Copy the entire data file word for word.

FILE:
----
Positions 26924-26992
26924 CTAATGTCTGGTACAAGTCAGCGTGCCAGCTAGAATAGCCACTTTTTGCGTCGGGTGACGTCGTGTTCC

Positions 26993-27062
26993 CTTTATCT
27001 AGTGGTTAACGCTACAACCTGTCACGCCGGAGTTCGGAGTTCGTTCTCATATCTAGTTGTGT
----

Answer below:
Positions 26924-26992
26924 CTAATGTCTGGTACAAGTCAGCGTGCCAGCTAGAATAGCCACTTTTTGCGTCGGGTGACGTCGTGTTCC

Positions 26993-27062
26993 CTTTATCT
27001 AGTGGTTAACGCTACAACCTGTCACGCCGGAGTTCGGAGTTCGTTCTCATATCTAGTTGTGT